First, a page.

My name is Jack Van Kirk, and I’m writing this to express my disgust at the ideological mind-prisons and false dichotomies in American politics these days. I’m sick and tired of the wingnuts on both sides of the aisle. That’s why I appaud Timothy Cardinal Dolan, the head of the U.S. Catholic Bishops, for inviting both Obama and Romney to the Al Smith Banquet and giving a closing blessing at both parties’ national conventions (and I say that as a devout Catholic and a registered Republican). The Catholic Church and the Democratic platform stand in opposition, but at least the cardinal was at least willing to associate with those whom he disagrees politically.
As Rick Warren put it, ” our culture has accepted two huge lies. One is that if you disagree with someone’s lifestyle, you must fear them or hate them. The second is that to love someone means you agree with everything they say or do. Both are false; you don’t have to compromise convictions to be compassionate.” The problem today is that we all have our convictions, but we won’t even talk to people who don’t share them. We label them bigots, gays, Bible-bangers, godless commies, corporate big-wigs, whatever. If we meet someone who disagrees, we don’t ask them politely why they disagree. Instead, we rage-quit and go back to our blogs, or turn on Bill Maher or Rush Limbaugh to further convince ourselves that the other guys are a bunch of morons (admit it, we all struggle with this).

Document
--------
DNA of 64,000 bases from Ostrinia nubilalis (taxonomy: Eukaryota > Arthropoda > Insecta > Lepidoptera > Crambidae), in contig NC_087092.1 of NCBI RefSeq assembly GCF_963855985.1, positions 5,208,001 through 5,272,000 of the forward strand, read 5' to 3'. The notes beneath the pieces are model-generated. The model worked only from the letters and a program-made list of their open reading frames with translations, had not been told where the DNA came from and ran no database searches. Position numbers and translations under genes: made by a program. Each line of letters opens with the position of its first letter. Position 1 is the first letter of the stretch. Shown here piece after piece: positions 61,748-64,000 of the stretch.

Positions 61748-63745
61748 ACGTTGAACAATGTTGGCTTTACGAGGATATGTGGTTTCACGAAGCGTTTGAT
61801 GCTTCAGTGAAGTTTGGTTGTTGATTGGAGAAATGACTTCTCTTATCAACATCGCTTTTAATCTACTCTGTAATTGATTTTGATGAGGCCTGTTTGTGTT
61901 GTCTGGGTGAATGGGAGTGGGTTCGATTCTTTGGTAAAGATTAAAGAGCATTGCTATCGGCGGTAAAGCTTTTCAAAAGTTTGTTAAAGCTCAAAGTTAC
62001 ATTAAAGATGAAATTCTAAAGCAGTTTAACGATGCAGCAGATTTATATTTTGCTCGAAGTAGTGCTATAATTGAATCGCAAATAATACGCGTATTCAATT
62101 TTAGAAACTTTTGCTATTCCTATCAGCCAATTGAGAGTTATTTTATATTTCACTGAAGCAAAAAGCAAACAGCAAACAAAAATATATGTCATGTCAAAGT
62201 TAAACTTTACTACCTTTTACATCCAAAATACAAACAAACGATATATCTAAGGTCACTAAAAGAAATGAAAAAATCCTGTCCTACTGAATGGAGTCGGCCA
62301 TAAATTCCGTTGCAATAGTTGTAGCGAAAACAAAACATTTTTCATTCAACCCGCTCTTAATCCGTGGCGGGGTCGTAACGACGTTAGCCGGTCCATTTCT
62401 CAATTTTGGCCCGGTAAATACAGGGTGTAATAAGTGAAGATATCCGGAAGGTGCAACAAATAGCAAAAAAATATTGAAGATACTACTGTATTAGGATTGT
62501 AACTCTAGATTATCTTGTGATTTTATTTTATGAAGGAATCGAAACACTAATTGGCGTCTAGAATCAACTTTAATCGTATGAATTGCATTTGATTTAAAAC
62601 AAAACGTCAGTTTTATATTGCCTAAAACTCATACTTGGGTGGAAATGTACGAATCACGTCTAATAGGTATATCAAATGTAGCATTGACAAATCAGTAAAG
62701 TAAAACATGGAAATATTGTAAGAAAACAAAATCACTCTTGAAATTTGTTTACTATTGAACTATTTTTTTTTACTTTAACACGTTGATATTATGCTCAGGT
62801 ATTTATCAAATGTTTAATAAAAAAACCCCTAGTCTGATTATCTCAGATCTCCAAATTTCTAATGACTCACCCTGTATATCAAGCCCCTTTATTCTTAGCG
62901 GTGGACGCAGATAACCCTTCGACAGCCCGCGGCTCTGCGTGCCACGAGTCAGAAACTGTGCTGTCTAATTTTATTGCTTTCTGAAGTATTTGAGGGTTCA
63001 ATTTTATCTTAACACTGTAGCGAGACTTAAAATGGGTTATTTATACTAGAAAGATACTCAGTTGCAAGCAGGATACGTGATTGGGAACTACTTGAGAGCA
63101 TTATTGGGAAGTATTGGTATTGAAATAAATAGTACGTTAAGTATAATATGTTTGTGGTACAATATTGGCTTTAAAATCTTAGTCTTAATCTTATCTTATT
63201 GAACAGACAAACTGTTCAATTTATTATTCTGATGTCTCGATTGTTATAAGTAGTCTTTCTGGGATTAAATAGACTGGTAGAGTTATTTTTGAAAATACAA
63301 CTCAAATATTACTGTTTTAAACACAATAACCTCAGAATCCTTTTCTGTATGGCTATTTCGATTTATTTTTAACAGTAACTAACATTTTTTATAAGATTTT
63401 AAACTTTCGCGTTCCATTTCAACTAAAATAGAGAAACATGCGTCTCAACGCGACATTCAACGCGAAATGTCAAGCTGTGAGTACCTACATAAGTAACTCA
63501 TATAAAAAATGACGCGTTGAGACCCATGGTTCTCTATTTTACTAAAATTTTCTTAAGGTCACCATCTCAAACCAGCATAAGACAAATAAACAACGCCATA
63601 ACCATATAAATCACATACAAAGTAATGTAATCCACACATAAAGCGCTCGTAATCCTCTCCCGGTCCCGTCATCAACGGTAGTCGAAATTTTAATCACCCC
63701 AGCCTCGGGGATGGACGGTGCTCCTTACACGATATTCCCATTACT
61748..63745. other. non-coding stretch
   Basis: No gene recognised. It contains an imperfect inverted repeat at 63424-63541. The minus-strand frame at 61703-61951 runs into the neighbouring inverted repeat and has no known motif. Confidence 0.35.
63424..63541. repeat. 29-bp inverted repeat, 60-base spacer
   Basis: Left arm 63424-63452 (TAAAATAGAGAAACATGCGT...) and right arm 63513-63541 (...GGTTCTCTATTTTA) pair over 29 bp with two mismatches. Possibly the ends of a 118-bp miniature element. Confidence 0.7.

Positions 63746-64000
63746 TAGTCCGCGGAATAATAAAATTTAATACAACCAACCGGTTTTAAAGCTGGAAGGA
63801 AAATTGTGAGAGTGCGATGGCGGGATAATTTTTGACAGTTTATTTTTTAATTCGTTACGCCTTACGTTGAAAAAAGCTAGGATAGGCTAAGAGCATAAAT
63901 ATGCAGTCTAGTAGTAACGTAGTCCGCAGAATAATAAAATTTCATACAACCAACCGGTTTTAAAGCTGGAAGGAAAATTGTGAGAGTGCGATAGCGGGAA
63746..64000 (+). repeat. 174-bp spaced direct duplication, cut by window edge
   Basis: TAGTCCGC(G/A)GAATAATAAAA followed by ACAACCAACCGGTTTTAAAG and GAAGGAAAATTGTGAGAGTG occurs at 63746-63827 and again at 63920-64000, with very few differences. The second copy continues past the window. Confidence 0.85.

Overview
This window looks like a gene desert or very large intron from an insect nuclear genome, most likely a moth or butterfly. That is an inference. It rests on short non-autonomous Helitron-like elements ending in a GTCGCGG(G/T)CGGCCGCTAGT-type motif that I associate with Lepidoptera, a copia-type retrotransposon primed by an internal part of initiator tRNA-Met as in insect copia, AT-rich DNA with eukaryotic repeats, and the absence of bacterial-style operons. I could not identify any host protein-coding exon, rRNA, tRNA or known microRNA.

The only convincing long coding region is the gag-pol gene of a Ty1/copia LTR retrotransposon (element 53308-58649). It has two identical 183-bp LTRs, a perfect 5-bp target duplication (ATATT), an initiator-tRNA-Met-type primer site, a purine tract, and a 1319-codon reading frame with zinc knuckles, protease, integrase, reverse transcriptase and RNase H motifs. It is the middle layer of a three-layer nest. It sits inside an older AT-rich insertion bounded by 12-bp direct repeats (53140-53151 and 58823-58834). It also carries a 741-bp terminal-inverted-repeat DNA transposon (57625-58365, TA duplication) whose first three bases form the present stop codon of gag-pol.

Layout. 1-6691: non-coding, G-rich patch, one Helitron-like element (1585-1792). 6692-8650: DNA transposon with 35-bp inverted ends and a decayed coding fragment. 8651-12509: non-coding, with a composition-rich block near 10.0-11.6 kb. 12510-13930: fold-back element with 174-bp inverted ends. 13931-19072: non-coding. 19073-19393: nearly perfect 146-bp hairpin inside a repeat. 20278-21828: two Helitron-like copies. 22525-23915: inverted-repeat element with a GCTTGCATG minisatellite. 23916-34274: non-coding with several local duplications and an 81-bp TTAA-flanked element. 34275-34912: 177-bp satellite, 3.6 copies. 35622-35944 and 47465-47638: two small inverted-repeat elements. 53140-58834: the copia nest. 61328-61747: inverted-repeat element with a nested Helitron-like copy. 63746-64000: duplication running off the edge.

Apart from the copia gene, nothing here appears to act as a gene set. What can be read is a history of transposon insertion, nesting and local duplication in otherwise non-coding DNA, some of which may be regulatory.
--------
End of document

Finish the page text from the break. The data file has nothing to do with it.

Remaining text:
I’m almost tempted to say stay out of politics altogether until people decide to grow up and be civil. But, alas, I can’t, because civil discourse begins with us. We as college students, regardless of your political, economic, or religious background, need to stop using emotionally-charged rhetoric and come to at least understand each other.
-Jack Van Kirk